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NASA MEDLI Team Members
- Michelle Munk
- Christopher Kuhl

FRANKLIN: Michelle, here at NASA, we have, I don’t know, millions of acronyms.

MICHELLE: Billions.

FRANKLIN: MEDLI, what does it stand for?

MICHELLE: MEDLI is basically an acronym within an acronym, so we’re doubly bad. MEDLI is the Mars Science Laboratory, MSL, Entry Descent and Landing, EDL, Instrumentation system. So, MSL, EDL, I. MEDLI is a series of sensors that will measure the temperature and the pressure on the heat shield of MSL as it flies through the atmosphere. This is the first time we’ve ever been able to gather such a comprehensive, calibrated data set that’s going to help us predict better in the future how to design our vehicles.

CHRIS: As chief engineer, what’s your primary responsibility?

CHRISTOPHER: My responsibility is to make sure the flight hardware is designed, tested, and qualified for space.

CHRIS: Now, essentially, you’re getting your hands dirty and your feet dirty in this whole project.

CHRISTOPHER: Yes, I’m with the nuts and bolts but we don’t like to use the term dirty because all of this hardware has to be very, very clean.

CHRIS: That is true. We have pretty much all the hardware that’s going on the heat shield MEDLI. Tell us a little bit about each of the components.

CHRISTOPHER: Okay. MEDLI consists of about 77 individual pieces of data from sensors that are spread out through the heat shield. Half of the pieces of data are thermocouples.

CHRIS: That’s the temperature readers?

CHRISTOPHER: Those are temperature readers.

CHRIS: Okay.

CHRISTOPHER: This is called the MEDLI integrated sensor plug.

CHRIS: Okay.

CHRISTOPHER: This is actually a piece of the heat shield.

CHRIS: It is this material right here?

CHRISTOPHER: This is the PICA material and this is embedded into the heat shield. It’s integrated. Most of them are put where they expect the peak heating which is going to be towards the aft side as it’s entering the atmosphere. We have the higher concentration toward the rear. Along with the thermocouples, there’s a recession sensor in here, and that measures how much of this is burning away as it enters the atmosphere. The heat shield actually burns away and we’ll be able to measure how much of that burns away along with the temperature readings.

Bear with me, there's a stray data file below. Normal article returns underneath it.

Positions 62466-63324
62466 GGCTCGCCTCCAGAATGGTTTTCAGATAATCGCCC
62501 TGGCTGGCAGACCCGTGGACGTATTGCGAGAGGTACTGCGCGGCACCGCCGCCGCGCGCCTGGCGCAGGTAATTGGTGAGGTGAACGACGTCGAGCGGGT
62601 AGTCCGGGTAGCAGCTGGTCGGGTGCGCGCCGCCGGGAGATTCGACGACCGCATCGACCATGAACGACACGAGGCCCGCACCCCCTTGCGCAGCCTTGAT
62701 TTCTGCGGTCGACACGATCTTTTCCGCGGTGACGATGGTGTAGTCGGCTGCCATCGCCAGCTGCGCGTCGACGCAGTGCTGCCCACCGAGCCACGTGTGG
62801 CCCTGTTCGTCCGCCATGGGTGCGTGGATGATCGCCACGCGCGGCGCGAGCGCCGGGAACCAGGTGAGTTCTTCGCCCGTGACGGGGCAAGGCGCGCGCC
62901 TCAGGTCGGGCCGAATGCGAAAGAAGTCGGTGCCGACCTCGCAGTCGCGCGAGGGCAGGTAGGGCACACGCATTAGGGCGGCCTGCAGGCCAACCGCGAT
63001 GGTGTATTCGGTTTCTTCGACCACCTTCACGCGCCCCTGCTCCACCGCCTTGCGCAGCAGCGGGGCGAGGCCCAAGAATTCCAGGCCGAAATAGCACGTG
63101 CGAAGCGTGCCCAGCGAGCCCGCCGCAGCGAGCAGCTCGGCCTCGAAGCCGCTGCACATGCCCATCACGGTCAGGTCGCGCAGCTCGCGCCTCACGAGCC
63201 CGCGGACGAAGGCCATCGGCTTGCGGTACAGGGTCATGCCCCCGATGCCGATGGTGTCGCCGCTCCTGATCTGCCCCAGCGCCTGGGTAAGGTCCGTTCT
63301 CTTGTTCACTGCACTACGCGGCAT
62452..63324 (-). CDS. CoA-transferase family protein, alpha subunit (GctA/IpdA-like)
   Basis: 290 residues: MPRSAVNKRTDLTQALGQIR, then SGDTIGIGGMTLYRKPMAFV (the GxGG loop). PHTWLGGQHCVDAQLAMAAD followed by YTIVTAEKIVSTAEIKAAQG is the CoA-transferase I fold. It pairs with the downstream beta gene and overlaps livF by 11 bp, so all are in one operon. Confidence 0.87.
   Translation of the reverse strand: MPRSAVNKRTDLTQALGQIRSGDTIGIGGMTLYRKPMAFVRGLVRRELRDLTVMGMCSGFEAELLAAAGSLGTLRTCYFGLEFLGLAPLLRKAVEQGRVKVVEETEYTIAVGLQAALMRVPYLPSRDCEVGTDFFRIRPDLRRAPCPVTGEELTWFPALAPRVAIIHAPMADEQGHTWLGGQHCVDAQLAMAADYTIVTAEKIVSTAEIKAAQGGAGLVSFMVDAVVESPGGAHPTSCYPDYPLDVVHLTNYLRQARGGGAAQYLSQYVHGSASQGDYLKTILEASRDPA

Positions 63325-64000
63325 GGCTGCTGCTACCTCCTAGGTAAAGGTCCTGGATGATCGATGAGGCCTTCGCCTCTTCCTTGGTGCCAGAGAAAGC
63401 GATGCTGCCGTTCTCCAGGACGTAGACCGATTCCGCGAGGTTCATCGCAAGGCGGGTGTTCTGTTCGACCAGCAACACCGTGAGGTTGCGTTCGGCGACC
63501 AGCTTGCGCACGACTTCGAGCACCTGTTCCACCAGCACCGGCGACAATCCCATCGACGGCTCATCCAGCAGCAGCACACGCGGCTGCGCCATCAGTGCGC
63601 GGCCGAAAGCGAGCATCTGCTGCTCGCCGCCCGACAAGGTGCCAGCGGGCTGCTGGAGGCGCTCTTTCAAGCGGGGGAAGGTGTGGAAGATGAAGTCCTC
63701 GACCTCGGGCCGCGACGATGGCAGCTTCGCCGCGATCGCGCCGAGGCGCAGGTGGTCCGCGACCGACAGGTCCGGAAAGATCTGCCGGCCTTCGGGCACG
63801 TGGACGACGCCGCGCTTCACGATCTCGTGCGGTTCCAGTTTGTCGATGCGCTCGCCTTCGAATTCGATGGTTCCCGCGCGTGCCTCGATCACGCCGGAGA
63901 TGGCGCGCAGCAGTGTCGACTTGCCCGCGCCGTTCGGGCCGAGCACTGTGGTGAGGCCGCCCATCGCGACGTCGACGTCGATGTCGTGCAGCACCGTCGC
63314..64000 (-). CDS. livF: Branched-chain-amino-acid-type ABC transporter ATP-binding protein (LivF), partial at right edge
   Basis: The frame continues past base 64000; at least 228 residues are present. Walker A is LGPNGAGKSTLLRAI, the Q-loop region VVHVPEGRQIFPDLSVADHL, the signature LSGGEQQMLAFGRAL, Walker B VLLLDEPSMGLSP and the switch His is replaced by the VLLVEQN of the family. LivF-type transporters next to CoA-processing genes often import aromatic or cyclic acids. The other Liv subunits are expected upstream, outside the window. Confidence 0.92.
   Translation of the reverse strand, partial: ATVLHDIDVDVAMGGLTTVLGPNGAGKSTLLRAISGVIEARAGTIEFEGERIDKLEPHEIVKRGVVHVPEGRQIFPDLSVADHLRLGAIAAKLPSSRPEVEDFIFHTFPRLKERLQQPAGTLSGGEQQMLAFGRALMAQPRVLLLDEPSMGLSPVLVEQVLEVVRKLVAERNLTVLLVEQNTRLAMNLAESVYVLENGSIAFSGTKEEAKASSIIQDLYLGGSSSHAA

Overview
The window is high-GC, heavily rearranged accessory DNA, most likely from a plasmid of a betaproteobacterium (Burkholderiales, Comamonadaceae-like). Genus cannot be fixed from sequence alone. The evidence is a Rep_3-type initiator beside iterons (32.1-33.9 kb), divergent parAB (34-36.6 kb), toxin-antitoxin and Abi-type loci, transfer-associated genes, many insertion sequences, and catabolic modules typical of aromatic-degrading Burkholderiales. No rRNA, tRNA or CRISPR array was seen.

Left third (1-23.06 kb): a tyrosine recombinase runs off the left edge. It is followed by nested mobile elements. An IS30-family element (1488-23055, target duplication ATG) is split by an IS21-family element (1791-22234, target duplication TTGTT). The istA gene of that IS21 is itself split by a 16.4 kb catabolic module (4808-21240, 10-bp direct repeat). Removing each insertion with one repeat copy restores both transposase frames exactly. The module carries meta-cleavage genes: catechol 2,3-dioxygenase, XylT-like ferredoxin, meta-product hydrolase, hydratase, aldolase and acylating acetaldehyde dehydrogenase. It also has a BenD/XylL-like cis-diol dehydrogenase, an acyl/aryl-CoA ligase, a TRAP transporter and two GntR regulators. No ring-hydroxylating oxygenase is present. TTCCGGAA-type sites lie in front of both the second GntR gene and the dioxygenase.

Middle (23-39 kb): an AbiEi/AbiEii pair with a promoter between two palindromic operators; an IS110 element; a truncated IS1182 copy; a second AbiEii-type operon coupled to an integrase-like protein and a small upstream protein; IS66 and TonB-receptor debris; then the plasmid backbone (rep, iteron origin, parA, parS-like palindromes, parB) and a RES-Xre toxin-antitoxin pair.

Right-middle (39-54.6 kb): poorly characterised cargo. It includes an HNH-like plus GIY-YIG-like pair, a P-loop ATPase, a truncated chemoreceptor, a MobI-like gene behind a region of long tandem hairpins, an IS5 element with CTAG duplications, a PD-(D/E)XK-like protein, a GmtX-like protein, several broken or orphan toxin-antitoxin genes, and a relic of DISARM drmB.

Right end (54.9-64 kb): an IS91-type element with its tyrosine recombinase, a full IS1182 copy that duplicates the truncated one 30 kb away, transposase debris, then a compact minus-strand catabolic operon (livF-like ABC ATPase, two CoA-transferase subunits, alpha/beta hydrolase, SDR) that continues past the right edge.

MICHELLE: MSL is bigger than any heat shield we’ve sent to Mars before. It has a new thermal protection system material on the front. And the flow field is probably going to behave differently than any other spacecraft that we’ve sent. All those new aspects of MSL made it especially important to gather data. And as we send these bigger and heavier things to Mars, we want to better understand how our tools are predicting, so we can design better in the future. Obviously, when we send humans to Mars, we’re going to need to send very big, very heavy vehicles. MEDLI and MSL are really the first step on the path to understanding the human scale systems.

CHRISTOPHER: The other instrument, we have seven pressure transducers, and this is actually a cut out of the heat shield. We don’t have the thermal protection layer on here. We don’t have…

CHRIS: The PICA material.

CHRISTOPHER: …the PICA material on here. This is actually that this transducer looks like on the heat shield. These are mounted and they measure pressure as it enters the atmosphere. Right now, they’re measuring the vacuum of space. As soon as we starting hitting the atmosphere, we start seeing pressure. That’s what we’re going to record. We’ll be able to see the entry characteristics of this spacecraft and we’ll be able to get some data on the density of the atmosphere.

FRANKLIN: Measuring the density of Mars’ atmosphere, would it actually change from mission to mission the way that the spacecraft enters the atmosphere?

MICHELLE: It does. The density has an affect on the mission design in several ways. One, density varies with time of day and season, just like it does here on Earth. Actually, in the upper atmosphere, it’s very variable because Mars’ atmosphere is so thin and it has dust in it. When the sun heats the dust, the dust raises the temperature of the atmosphere overall and the atmosphere actually expands and does what we call blooming. It’s important for us to understand if we’re going to arrive in a dust storm and if there’s going to be blooming of the atmosphere. Because that will mean we’re flying through more density from the top of the atmosphere to the bottom and it affects our landing ellipse and also the altitude at which we can land. So, if we have a totally different understanding of the density, it may mean we can land on top of a mountain as opposed to the bottom of a crater. That’s very important for the scientists who are trying to get to that one specific spot.